In the OAI logic sequence 37, inputs from the AOI sequence PF9, an inverted output 14 from the second pointing latch sequence 34, and a non-inverted output 16 from the second input sequence 2 are fed into the OAI sequence 37. The AOI sequence PF9 and the inverted output 14 from the second pointing latch sequence 34 are ORed 25. The output of the OR-gate 25 is then NANDed 27 along with the non-inverted output 16 from the second input sequence 2, yielding an output PF10bar from OAI sequence 36 that is active low. If the OAI sequence 37 is associated with the final requestor in the bank, then the signal is inverted and fed into the Break Loop Pointer Register BP(i) terminating the round robin. Hence, the signal from the Break Loop Pointer Register BP(i) is inverted and fed back to the initial logic sequence in the bank associated with the initial requestor in the bank.
Moreover, the output of the OAI sequence PF10bar is then further utilized. From the output of the OAI sequence PF10bar, one is then able to determine whether there is an outstanding request anywhere within the entire bank based simply on the level of PF10bar. Hence, the use of an OR-gate with inputs from each requester in the bank is eliminated. Furthermore, the alternating polarity of the symmetrical AOI/OAI logic achieves a circuit performance of a single transistor gate delay per requestor stage during the pointer forwarding process. Hence, the amount of circuit is reduced, and the speed of the round robin system is greatly increased.
Now, referring to
In step 302, for a given bank, say Bi, the bank Bi is initialized. All banks operate simultaneously and independently. When initialized, the break loop pointer BP(i) is set to active (BP(i)=1). All requestors R_bar(i, 1) to R_bar(i,n) are reset to inactive (R_bar(i,k)=1). Also, all pointers P_bar(i,1) to P_bar(i,n) are reset to inactive (P_bar(i,k)=1).
Once the bank is initialized, then the bank begins operation. At the very beginning, the break loop pointer B(i) is active (BP(i)=1) 304. The array then inquires as to whether a request is pending or a requester is active 306. If not, then the array waits at the break loop pointer B(i) 304. If there is an active request, then the break loop pointer BP(i) is reset to inactive (BP(i)=0) 307. The pointer P_bar(i,k) is then moved to the active requestor R_bar(i,j) by setting the pointer P_bar(i,j) to active 308. Once the respective pointer P_bar(i,j) and the respective requester R_bar(i,j) become active, the array waits for a grant 310 and 312. After the request is granted, the requestor R_bar(i,j) and the pointer P_bar(i,j) are reset to inactive or R_bar(i,j)=P_bar(i,j)=1314.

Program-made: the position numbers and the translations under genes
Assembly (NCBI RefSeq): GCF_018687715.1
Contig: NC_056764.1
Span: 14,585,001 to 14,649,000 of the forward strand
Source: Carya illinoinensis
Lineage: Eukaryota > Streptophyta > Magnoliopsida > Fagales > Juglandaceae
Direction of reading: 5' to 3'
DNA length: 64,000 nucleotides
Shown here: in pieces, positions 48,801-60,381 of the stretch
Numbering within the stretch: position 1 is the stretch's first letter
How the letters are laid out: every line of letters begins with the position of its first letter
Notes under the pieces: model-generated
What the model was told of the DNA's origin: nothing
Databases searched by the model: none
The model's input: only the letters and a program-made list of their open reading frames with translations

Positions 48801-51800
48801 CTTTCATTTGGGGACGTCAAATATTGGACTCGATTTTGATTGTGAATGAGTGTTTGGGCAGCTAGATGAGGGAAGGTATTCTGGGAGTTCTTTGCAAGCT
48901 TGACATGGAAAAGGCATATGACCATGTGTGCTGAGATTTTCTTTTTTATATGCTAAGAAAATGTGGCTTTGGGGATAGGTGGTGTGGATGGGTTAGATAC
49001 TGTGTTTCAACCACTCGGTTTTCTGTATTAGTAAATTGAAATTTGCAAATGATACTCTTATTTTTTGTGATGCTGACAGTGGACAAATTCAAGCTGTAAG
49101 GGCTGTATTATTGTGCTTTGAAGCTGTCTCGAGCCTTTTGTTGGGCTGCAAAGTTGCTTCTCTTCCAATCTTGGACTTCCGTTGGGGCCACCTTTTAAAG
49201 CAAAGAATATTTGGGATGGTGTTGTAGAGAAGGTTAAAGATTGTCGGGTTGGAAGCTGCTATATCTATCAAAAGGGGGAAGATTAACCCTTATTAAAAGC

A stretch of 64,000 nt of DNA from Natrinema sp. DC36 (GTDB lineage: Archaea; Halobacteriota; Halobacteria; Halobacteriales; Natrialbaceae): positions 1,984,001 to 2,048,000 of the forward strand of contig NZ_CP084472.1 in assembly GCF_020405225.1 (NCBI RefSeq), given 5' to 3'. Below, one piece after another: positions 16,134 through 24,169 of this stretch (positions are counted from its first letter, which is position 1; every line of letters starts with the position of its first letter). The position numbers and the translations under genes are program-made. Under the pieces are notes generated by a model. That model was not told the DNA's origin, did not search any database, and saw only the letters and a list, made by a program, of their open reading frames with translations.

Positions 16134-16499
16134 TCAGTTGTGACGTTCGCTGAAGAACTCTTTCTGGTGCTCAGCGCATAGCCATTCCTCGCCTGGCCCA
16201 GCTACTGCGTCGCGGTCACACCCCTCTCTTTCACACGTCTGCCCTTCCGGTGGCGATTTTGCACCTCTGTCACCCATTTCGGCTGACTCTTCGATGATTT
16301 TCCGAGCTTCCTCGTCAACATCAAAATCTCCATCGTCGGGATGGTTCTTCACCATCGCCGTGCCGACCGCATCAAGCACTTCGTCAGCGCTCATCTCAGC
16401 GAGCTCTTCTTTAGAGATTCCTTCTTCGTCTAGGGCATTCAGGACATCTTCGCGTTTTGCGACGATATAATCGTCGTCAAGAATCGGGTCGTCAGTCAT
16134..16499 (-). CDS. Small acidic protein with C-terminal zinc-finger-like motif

Once the pending request is processed, then the array begins to cycle through the remainder of the bank. A determination is made as to whether there is an active request between the Jth requestor R_bar(i,j) and the Nth requester R_bar(i,n) 316. If there is a request between the Jth requester R_bar(i,j) and the Nth requestor R_bar(i,n), the pointer P_bar(i,k) is moved to the next active requester 308. If there is not a request between the Jth requestor R_bar(i,j) and the Nth requester R_bar(i,n), the pointer P_bar(i,k) is moved to the break loop pointer BP(i) 304.
It will be understood that a variety of logic gate types, types of logic, and types of latches may be utilized. Each of the logic gates may operate on Emitter Coupled Logic (ECL), Transistor-Transistor Logic (TTL), etc. without departing from the spirit of the present invention. Moreover, an equivalent set of logic gates may replace a single or series of logic gates without departing from the spirit of the present invention. For example, an OR-gate may be replaced with an equivalent NOT-NAND, where signals are inverted prior to being fed into a NAND-gate. There are also a variety of well-known latches, registers and the like that may be used.
It will further be understood from the foregoing description that various modifications and changes may be made in the preferred embodiment of the present invention without departing from its true spirit. This description is intended for purposes of illustration only and should not be construed in a limiting sense. The scope of this invention should be limited only by the language of the following claims.
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|U.S. Classification||710/244, 710/240, 370/461, 710/113|
|International Classification||G06F12/00, G06F13/14, H04L12/43, G06F17/00, G06F13/36, G06F13/37|
|Dec 17, 2003||AS||Assignment|
Owner name: INTERNATIONAL BUSINESS MACHINES CORPORATION, NEW Y
Free format text: ASSIGNMENT OF ASSIGNORS INTEREST;ASSIGNORS:HANDLOGTEN, GLEN HOWARD;LIU, PEICHUN PETER;QI, JIEMING;REEL/FRAME:014823/0288
Effective date: 20031212
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|Jul 12, 2011||AS||Assignment|
Owner name: GOOGLE INC., CALIFORNIA
Free format text: ASSIGNMENT OF ASSIGNORS INTEREST;ASSIGNOR:INTERNATIONAL BUSINESS MACHINES CORPORATION;REEL/FRAME:026664/0866
Effective date: 20110503
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Year of fee payment: 8